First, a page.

Credit and Debit Spreads

Trade What You Know

credit and debit
Debit and Credit Spreads.

Question from a reader: I noticed in the Rookie's Guide you have a chapter on Credit Spreads, but not one similarly dedicated to debit spreads, straddles, etc. My question is, are there certain setups you stay away from entirely, and if so, is this why these spreads do not have dedicated chapters? 

For example, do you write credit spreads but not buy debit spreads? For example, I--at least at the present moment in my options career-- cannot foresee writing a short straddle, as it seems far too risky for me.

Moreover, I know a lot of people are crazy about Iron Condors, but I do not like to make trades based on a stock staying neutral or within certain parameters. My particular focus is on stocks that I have been watching for a long time, that generally have a higher volatility (I like the biotech sector), and where I can anticipate big PRICE shifts. I understand that each investor has different goals, but are there particular spreads you similarly avoid entirely? Thanks.

The Reply

Debit spreads are equivalent to credit spreads -- under specific conditions -- so it is not necessary to write about them separately. All you have to understand is what those conditions are.

Some authors do write about these strategies as if they were totally unrelated to each other. In reality, they provide the same profit/loss.

It is important that you tend to have a directional bias when you enter into a trade. That makes the credit (or equivalent debit) spread an ideal trade for you.

In my opinion, traders will do better if they choose one of the following, based on their way of looking at spreads. There is a psychological advantage for some traders to sell option premium, hoping that the spread position loses value and approaches zero. Others prefer to buy something and therefore are better off (again, psychologically, not financially) paying a debit to own a position and (hopefully) watch it increase in value.

As long as options are efficiently priced, there is no true difference between the following two spreads. [This is true when interest rates are low. When rates are high, and the cost of using money is high, then most traders prefer the credit spread, even though there is no advantage to one over the other because the cost of the spread takes the cost of money into consideration.]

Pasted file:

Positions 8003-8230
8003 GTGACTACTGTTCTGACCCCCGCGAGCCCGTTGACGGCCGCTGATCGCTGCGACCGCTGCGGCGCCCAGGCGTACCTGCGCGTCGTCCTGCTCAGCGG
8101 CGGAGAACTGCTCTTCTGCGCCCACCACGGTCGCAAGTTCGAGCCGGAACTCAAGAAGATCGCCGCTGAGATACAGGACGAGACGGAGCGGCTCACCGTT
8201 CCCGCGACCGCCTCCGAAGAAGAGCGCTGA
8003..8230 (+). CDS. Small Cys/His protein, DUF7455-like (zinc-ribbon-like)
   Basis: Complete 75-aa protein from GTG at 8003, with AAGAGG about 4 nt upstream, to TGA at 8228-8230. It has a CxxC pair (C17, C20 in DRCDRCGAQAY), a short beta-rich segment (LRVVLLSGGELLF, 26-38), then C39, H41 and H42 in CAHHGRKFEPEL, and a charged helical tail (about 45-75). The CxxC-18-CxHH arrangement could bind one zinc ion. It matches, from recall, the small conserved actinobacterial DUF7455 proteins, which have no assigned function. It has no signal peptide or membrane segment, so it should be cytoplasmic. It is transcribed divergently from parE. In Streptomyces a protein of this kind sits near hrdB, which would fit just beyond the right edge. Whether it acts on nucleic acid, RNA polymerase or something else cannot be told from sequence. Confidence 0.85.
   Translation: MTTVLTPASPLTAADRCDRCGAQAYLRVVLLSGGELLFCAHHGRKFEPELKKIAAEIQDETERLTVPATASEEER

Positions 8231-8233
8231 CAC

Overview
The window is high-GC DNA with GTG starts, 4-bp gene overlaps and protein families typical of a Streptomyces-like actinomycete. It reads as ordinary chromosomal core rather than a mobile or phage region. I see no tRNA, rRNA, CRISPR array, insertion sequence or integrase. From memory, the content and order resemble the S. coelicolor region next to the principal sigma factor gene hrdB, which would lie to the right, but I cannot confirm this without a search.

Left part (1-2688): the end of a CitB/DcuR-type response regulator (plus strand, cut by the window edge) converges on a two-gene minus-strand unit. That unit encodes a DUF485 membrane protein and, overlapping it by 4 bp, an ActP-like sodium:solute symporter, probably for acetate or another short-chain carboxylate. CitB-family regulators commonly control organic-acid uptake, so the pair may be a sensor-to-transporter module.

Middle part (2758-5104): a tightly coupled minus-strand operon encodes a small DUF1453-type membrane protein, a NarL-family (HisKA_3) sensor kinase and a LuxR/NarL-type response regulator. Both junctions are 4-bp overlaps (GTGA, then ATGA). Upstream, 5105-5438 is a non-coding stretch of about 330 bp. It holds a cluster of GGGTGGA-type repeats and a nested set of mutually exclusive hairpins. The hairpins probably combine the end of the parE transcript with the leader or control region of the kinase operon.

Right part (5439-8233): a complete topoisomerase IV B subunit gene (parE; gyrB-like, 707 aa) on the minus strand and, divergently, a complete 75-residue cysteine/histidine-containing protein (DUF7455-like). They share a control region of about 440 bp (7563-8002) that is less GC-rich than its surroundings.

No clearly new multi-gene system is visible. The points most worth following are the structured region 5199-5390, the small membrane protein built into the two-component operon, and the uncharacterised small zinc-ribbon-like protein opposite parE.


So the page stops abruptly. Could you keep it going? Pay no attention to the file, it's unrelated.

For example, taking a bullish position on stock XYZ, you can:

  • Sell 1 Nov 100 put and buy Nov 90 put; Collect $2 in premium. This is a credit spread.
  • Buy Nov 90 call and sell Nov 100 call; Pay $8 debit This is a debit spread.

At expiration, when XYZ is

  • under 90, each spread loses $800
  • above 100, each spread gains $200
  • Between 90 and 100, the positions gain or lose equal amounts. For example, at $98.50, the put spread is worth $1.50 -- for a gain of $0.50 (or $50). The call spread is worth $8.50 for the identical gain.

Thus, buying a call spread is equivalent to selling a  put spread when the underlying, strike prices, and expiration date are identical.
Similarly, selling a call spread is equivalent to buying a put spread, with the same underlying, strikes, and expiration date.​ 

Straddles are VERY different because they come with essentially unlimited profit (or loss) potential.

I stay away from these strategies for the reason you stated: too risky. Please understand that these strategies can be handled by disciplined traders with skilled risk management in place -- but gap openings can destroy a straddle (or strangle) seller when the position size is too large. When buying straddles, time decay is too rapid for me. These are personal decisions and trading straddles if fine if you trade small size and understand how manage risk.

Iron condors are very similar to credit spreads. After all, the IC is the simultaneous sale of two credit spreads -- a call spread and a put spread on the same stock. However, if you trade stocks that you know well, it is better to sell only the call or put spread, rather than both. So once again, your trading style and tolerance for risk suggest that the IC is not for you.

Thanks for the question.